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Shooting 16mm without a Light Meter


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#1 Jon Carter

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Posted 13 July 2011 - 11:27 AM

I am shooting a film on 16mm Tri-X Reversal (b&W) using a Bolex H16 Reflex Camera. I do not own a light meter, but I have a Canon AT-1 35mm SLR. Is there a way I can use this as a meter? I was told that it's possible, but I am confused as to how to set the shutter speed on the Canon AT-1. There are 1/30, 1/60, 1/125, 1/250, etc. Any help is appreciated!

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#2 John Sprung

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Posted 13 July 2011 - 02:00 PM

You could set the speed to 1/60 and use the same stop given by the SLR. That'll be close in most cases. But if you're spending the money to buy and develop film, why not get a proper light meter?




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#3 Patrick Cooper

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Posted 14 July 2011 - 03:29 AM

I used a Canon T70 35mm SLR for light meter readings with my K3 16mm camera. Film stock was Ektachrome 7240 and the exposures turned out perfect. Well it was a no-brainer considering that the effective shutter speed on the K3 is 1/60th at 24fps, and there is no light loss from the mirror shutter. I believe that a Bolex H16's effective shutter speed is about 1/66th at 24fps, probably close enough to 1/60th. However, you would have to compensate for the light loss from the beam splitter prism. I don't know how much light loss there would be - perhaps 1/3 of a stop or something like that. You'd have to find out.
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#4 Dirk DeJonghe

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Posted 14 July 2011 - 05:24 AM

On a Bolex you have 1/3 stop loss for the mirror plus 1/3 stop loss for the 130° shutter (on spring-wound Bolexes). A standard film camera has 180° shutter.
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#5 Taylor Genovese

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Posted 05 August 2011 - 05:27 PM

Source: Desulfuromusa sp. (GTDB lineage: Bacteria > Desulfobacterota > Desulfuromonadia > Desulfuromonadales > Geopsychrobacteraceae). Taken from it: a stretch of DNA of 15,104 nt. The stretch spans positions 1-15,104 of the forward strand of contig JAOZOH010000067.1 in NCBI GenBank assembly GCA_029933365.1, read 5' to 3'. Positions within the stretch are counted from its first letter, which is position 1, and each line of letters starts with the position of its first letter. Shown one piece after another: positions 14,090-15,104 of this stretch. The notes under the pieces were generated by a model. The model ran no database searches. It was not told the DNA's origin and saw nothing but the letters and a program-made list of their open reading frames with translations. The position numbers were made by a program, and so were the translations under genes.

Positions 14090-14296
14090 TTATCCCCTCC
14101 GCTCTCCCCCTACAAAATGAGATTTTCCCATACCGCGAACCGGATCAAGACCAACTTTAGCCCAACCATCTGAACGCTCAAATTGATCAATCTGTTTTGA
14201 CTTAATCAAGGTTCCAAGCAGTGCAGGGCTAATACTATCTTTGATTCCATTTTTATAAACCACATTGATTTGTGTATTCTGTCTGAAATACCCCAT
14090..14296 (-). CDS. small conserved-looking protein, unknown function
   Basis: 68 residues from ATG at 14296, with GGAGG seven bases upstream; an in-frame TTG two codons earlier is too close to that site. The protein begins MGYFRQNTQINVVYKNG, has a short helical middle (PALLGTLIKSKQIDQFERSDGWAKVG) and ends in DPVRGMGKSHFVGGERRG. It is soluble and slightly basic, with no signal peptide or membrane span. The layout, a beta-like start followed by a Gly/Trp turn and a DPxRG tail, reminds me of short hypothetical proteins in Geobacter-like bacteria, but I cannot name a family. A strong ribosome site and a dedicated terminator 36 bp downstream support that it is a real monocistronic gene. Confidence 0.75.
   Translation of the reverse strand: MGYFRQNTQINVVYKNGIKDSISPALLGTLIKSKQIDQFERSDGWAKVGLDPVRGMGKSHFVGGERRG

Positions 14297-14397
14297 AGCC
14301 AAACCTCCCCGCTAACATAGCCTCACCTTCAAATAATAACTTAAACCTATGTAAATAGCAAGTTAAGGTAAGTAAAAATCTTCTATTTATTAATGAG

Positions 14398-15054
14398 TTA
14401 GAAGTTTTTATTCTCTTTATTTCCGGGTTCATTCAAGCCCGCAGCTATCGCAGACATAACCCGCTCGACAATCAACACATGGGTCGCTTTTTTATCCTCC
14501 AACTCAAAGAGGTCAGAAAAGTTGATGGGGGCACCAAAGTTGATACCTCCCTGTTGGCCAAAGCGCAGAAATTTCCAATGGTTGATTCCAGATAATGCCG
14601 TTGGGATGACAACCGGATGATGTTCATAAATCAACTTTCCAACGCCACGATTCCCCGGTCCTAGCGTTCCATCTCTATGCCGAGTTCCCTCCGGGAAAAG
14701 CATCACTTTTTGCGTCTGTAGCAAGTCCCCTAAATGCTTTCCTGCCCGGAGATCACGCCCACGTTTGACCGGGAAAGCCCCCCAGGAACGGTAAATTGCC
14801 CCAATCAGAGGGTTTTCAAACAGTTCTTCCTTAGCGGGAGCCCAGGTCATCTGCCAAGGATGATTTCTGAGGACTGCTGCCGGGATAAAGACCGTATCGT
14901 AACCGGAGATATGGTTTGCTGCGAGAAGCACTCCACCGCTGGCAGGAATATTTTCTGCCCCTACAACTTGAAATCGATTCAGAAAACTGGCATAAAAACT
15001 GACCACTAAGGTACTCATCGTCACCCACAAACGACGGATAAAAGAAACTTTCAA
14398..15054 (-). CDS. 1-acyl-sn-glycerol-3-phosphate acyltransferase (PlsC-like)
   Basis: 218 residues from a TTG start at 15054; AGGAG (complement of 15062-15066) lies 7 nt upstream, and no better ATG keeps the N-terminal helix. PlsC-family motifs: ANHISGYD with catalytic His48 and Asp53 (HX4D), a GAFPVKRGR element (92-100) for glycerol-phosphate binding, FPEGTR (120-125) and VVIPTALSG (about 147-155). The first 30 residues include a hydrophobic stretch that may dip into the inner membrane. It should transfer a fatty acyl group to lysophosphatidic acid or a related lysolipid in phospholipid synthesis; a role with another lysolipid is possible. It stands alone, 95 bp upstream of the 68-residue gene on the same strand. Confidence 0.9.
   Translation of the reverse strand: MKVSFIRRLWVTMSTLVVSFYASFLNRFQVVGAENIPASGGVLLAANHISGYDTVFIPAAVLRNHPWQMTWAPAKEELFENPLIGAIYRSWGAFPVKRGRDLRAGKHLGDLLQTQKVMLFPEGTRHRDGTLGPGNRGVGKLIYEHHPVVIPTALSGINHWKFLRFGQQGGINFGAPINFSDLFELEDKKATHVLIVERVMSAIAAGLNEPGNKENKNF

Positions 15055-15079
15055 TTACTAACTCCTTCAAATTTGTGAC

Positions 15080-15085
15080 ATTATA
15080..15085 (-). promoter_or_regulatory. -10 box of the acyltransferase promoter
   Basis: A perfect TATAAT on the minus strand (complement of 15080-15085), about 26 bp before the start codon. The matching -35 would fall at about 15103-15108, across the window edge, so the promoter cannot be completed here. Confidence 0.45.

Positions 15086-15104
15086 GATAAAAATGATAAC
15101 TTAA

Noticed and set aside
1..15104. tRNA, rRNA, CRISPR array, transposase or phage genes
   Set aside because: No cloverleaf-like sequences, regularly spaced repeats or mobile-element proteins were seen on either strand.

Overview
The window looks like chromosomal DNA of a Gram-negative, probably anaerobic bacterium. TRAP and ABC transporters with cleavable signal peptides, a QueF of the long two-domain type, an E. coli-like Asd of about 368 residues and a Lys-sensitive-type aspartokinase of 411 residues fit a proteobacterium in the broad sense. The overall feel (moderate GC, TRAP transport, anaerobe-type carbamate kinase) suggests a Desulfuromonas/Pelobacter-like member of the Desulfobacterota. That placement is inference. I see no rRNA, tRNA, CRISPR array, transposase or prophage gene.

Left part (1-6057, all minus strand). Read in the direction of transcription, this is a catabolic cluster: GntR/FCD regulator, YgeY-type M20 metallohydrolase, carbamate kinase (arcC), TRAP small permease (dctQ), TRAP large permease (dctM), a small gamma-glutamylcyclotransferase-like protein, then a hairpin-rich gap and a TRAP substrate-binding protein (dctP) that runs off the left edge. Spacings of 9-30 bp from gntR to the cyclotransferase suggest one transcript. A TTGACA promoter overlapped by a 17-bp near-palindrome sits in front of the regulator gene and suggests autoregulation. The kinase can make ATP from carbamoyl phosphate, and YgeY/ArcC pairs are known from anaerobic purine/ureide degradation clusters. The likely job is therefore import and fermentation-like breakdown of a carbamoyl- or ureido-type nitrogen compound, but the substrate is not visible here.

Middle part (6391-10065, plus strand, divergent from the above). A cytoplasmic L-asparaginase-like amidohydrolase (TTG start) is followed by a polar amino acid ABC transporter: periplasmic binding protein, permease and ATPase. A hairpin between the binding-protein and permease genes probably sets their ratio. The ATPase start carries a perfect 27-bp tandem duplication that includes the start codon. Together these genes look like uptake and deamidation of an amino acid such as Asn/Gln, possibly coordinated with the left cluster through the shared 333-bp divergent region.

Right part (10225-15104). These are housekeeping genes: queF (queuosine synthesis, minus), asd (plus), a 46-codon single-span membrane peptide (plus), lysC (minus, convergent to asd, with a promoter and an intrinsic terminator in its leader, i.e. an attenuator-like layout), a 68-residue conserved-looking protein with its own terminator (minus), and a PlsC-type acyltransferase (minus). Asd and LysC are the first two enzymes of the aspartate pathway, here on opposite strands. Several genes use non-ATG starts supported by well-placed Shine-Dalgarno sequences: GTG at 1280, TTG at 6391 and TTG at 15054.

Are you just strapped for cash and that's why you don't want to get a light meter? For all the money you're going to spend on developing and digitizing the film, I think a light meter would be a good investment.

If you don't think you're going to be using it very much, then renting one would be a good decision.
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#6 Brian Rose

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Posted 11 August 2011 - 10:58 PM

There are some shortcuts, like if you're shooting outdoors, the sunny 16 rule is one...but they're just that, shortcuts.

I'm with the others that, if you're shooting film, you NEED a lightmeter, and if you can't afford one, you can't afford to shoot film. The lightmeter is your insurance policy. It's there to eliminate the guesswork. Do you REALLY want to risk all the money spent on stock, processing, telecine, on top of all the other productions costs? Because that's what you're doing without a light meter. You risk everything coming out underexposed, or overexposed, and even if you get lucky on the exposure, your stuff will still probably look flat at best, and at worse, utter poop, because that meter is there not only to help you decide exposure, but also the intensity of your light levels. How will you know how much to light the key, backlight, fill, kicker, without metering each to figure out the contrast ratios? How will you know when to bounce daylight to fill out the shadows? You can only do so much by eye, because the eye is far more forgiving, has far greater dynamic range than film.

So please, get a meter. In fact, get two. I always have two on set: a spotmeter which is my primary, and then a Spectra pro as a backup.

And if you can't buy one, surely you can rent or borrow. They're so well made, so solidly built that you could probably find someone who would let you borrow it for a day.

But really, get one, get a good one that's either new, or has been serviced (no buying used off ebay!) and don't look back. It's a purchase that pays for itself almost instantly by saving many days of costly reshoots.
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#7 Tom Jensen

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Posted 11 August 2011 - 11:56 PM

rent a light meter or buy an older Spectra

Edited by Tom Jensen, 11 August 2011 - 11:58 PM.

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#8 Kip Kubin

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Posted 17 August 2011 - 08:43 AM

I was borrowing a Sekonic Cine meter.... that had to be returned


Bought a Gossen Luma Pro as per the suggestion of R Deakins on his web forum.

It was $65 on ebay

and it's the best thing I've ever done....not only was it way cheeper, just as accurate it's quicker and easier to read.... there are reasons for an expensive light meter but there are cheeper ones that work great and are reliable
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